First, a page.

Excuse Alex Collatz-Sellens for taking a much-needed break.
The 2010 CIF state track and field champion in the discus at Stockdale, who later became a multi-time All-American at USC, needed a breather.
Since her standout collegiate days ended in 2015 for the Trojans, Collatz-Sellens has taken on roles of wife, educator and professional athlete. That all came to a huge conclusion last month with a seventh-place finish at the USA Track and Field Championships in Des Moines, Iowa on June 21.
There was plenty of lead-up to that moment.
Once Collatz-Sellens graduated from USC with a degree in cognitive science, she started working towards her teaching credentials right away and began working as a fifth-grade teacher at Suburu Elementary in southwest Bakersfield. She came to the realization that life in Southern California didn’t compare to being back home.
“It was easy for me to come back home,” Collatz-Sellens said. “L.A. is tough. I don’t like traffic and I love being here in Bakersfield.”
Add in workouts with her dad, Alan Collatz, and her days were jam-packed.
Then Collatz-Sellens added on wedding planning to that in late 2016 to her college sweetheart, David Sellens. The two were married on Oct. 7 last year.
With all of that, time to be a competitive thrower was limited, but prosperous.
Collatz-Sellens was able to compete at the U.S. Olympic Trials 2016.
“I was just happy to be there,” she said of the experience to compete as a professional during an Olympic year.
After the wedding in October to David, who was also a thrower at USC after passing up on football because of a shoulder injury, Alex was able to finish up her teaching credentials at Cal State Bakersfield and life took on a less stressful form.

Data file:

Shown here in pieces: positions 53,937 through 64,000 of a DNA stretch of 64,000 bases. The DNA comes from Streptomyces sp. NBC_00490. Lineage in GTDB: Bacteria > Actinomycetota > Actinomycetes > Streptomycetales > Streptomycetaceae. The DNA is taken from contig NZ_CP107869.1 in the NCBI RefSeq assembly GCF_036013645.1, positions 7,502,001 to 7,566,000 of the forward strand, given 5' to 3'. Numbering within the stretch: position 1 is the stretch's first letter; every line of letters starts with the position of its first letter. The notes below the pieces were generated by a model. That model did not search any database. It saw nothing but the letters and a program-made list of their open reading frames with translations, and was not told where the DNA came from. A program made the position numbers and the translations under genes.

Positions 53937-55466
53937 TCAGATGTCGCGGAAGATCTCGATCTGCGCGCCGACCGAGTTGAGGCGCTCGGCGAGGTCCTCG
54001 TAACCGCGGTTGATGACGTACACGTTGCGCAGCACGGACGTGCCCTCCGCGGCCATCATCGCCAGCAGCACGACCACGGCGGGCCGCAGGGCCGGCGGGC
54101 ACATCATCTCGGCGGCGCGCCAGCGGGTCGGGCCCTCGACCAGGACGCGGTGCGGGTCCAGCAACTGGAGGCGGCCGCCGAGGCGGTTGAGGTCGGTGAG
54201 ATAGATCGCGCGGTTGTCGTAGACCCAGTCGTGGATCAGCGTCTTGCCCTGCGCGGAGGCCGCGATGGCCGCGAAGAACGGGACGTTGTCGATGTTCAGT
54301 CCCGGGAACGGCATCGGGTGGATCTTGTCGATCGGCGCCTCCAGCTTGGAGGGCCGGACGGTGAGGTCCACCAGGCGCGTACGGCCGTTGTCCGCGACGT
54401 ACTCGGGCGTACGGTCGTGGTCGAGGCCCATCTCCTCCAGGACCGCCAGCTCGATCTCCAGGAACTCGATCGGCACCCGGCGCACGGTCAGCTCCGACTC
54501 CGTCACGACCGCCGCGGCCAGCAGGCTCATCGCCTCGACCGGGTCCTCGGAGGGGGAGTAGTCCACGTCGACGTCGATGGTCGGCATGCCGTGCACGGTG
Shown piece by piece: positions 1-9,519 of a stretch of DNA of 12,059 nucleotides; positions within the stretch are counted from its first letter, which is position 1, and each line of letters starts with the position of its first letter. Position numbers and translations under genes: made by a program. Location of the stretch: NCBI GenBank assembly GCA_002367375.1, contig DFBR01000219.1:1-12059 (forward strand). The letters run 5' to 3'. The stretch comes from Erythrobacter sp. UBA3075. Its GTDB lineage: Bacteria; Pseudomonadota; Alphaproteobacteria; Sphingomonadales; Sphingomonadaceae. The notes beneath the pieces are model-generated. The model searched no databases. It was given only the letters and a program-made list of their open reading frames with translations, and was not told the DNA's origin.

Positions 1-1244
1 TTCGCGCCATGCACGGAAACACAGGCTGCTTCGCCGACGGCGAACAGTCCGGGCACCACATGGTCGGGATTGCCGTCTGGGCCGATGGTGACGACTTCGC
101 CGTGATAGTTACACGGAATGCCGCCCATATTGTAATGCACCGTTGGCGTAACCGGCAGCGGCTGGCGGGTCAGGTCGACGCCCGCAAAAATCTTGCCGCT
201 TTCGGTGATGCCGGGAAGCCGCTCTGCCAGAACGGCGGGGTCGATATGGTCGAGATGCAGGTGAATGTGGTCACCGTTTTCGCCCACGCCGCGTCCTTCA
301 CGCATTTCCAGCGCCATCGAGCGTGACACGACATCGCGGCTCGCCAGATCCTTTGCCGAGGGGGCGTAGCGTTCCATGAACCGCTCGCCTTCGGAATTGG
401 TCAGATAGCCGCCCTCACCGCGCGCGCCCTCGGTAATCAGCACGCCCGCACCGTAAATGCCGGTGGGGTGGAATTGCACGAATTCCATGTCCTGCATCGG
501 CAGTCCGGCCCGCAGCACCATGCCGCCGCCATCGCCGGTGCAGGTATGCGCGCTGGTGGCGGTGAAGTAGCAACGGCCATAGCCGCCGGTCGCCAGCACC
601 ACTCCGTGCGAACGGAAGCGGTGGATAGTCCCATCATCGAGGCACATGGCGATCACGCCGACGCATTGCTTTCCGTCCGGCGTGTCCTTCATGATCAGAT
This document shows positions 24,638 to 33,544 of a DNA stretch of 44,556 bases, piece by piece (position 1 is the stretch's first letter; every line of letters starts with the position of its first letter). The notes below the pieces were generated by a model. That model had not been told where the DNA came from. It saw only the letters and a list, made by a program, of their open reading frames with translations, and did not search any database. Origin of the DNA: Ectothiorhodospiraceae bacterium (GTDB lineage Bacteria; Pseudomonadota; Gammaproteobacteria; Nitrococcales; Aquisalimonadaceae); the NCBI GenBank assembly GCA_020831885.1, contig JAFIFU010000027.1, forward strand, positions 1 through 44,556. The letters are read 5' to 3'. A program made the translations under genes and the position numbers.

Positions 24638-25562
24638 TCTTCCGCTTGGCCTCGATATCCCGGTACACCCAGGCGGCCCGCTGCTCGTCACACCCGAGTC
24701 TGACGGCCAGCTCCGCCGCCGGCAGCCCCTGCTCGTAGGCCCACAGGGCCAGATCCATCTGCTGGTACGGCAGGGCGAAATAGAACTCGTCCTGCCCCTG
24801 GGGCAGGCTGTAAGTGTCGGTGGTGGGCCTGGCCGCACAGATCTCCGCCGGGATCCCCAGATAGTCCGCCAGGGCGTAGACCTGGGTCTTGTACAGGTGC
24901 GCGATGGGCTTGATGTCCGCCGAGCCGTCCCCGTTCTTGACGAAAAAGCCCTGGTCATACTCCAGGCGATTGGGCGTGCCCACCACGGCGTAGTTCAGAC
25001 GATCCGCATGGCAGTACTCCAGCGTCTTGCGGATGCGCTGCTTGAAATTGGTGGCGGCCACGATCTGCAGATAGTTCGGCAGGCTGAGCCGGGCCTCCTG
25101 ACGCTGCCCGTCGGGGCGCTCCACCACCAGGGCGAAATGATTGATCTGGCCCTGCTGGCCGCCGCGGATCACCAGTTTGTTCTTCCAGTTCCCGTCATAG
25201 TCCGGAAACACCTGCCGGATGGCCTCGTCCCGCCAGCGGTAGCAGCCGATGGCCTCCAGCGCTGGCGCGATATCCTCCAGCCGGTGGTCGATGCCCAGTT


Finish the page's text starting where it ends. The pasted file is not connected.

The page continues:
“Now I have no more school. I’m just teaching and training,” she said. “I have a lot more time and my technique has really come along. I’ve gotten a lot stronger.”
And it’s shown.
Collatz’s personal-best came June 2 at the Pomona USTAF SoCal Jim Bush Championships.
Her throw of 201-8 that day is the 17th-best throw in the world in 2018 and the third-best by a U.S. thrower this season.
That mark is beyond the 2017 world qualifying mark of 200-7 and gives Collatz-Sellens something to strive for once she gets back into action at the start of 2019.
“That’s the mark I want to go for again,” Collatz-Sellens said.
But it’s not the reason she still competes 14 years after taking up the sport as an 11-year-old.
“I do this because I love it,” Collatz-Sellens said. “I love throwing and training.”
And it doesn’t hurt to have a dad that is a longtime coach and a husband that just finished up his college competing days as a hammer thrower as a graduate transfer at CSUB this spring.
“My dad has always kept me with a humble perspective,” Collatz-Sellens said. “I can’t remember what my dreams were at 11, I was just throwing and having fun. I don’t know. As long as I am healthy and don’t have kids yet, I am going to keep going.”